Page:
DAY THREE: The fact remains that, of the 22 films in competition, no less than 14 come from Europe and three from the United States, of which only one, Michael Cimino's Sunchaser, is a major studio picture. And so far the celebs have managed to resist the lure of the red-felt-covered steps leading up to Olympia. The A-team is in town, it's true, but they are wearing business suits not tuxedos and black ties: Dustin Hoffman and Martin Landau are launching production companies, while Al Pacino and Anjelica Huston, each with an entry in the sidebar section, Un Certain Regard, sport directors' hats. Their films - respectively Looking For Richard, about Pacino's quest to make Richard III come alive for modern audiences, and Bastard Out of Carolina, a harrowing drama about child abuse - are both surprisingly good, and Pacino, that famously laconic mumbler, becomes eloquent in his passion for Shakespeare - why, it's barely possible to shut the man up on the subject. Gossip, scandal, bad behaviour: these, however, are thin on the ground.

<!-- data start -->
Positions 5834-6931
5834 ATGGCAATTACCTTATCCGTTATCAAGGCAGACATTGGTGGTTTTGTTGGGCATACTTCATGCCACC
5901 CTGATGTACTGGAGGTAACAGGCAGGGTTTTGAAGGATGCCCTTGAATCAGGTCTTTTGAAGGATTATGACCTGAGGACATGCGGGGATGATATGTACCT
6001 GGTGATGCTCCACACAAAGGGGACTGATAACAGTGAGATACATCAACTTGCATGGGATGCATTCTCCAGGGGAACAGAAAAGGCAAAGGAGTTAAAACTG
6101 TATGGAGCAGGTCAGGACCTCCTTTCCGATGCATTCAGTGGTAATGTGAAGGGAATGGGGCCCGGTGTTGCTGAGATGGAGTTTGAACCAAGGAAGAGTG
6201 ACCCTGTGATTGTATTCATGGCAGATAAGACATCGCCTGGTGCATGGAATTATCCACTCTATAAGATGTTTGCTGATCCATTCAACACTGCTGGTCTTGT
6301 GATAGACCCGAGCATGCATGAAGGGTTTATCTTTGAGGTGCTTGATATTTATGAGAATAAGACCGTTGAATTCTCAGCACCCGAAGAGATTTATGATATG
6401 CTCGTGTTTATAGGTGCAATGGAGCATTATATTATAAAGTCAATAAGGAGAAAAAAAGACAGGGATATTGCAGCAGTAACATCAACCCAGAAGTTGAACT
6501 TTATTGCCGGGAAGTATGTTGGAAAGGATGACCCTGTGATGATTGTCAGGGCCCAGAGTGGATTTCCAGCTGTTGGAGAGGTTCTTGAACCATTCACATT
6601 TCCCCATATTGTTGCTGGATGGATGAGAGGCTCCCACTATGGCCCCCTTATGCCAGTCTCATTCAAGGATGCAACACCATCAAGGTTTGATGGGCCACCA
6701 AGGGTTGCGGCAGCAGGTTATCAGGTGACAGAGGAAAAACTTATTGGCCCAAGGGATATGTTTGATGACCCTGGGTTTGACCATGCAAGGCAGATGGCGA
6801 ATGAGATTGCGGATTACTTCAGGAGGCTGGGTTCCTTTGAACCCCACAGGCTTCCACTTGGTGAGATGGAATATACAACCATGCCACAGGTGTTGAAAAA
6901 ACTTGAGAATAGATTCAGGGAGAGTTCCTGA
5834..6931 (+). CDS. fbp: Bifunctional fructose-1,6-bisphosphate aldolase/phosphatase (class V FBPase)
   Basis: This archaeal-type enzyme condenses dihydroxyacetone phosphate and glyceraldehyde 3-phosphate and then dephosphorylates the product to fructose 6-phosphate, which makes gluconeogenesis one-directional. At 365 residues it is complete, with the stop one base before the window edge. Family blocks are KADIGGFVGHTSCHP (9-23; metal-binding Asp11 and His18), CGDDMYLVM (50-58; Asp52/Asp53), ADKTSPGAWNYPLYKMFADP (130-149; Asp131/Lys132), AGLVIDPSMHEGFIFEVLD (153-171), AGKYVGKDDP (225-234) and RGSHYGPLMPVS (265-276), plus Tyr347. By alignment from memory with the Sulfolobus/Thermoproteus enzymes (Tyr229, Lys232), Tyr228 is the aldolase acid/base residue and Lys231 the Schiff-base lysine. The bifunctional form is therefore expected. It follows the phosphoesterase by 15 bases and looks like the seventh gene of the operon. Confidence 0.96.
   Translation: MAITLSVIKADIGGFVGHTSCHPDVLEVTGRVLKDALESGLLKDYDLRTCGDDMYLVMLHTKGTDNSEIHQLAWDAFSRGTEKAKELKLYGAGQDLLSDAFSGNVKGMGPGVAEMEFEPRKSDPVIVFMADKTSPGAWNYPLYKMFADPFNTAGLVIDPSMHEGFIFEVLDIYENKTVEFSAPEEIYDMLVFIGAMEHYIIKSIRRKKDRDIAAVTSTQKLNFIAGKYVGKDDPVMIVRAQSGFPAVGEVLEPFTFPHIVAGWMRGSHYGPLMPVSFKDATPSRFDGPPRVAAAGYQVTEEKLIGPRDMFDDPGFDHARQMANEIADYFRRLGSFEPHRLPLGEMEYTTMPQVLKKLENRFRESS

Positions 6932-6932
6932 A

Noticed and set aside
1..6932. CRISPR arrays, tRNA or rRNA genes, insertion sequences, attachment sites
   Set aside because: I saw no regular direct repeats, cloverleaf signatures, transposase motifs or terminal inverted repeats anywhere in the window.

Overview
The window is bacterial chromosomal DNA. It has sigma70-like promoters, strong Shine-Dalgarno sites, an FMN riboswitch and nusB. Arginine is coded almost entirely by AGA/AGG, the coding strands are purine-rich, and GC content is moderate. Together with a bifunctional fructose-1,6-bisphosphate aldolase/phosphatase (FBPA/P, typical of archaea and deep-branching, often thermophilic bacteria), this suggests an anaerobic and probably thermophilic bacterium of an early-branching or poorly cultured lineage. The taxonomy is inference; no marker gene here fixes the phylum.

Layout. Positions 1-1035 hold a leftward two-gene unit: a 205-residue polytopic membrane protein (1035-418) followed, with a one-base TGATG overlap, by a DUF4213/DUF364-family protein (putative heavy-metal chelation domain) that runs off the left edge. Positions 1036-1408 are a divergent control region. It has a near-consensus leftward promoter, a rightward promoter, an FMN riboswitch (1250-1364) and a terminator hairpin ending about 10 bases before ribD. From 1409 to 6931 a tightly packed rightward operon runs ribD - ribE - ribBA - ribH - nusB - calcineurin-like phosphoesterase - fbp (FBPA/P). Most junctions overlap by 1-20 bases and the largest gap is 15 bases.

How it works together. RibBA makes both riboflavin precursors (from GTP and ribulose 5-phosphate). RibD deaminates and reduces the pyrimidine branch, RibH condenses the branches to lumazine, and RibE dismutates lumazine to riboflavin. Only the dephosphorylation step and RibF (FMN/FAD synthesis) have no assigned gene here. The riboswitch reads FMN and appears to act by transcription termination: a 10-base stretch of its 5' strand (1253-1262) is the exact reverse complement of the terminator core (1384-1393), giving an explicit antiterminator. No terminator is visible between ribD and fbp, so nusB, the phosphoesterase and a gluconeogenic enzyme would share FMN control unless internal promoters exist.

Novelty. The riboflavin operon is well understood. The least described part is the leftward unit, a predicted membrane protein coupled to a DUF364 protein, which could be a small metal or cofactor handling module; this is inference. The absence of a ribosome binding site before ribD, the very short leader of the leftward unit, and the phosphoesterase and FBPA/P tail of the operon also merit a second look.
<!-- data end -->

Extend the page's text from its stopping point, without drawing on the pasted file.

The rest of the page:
DAY FIVE: A press lunch for Temptress Moon, a lush but faintly kitschy costume melodrama from the Chinese director Chen Kaige. "Lunch" is perhaps too grand a word for it; it's at these crowded, chaotic bunfights that reporters scavenge for crumbs of news. Leslie Cheung, the male lead, is scavenging too, for compliments: he asks three times if I liked his performance. Gong Li, meanwhile, reveals that, according to newspapers, she has died twice: once as a suicide following an unhappy love affair and again last month in an armed robbery. These unwanted attentions still seem enough of a novelty to amuse her. It is somehow obscurely comforting to learn that even the Chinese have their yellow press.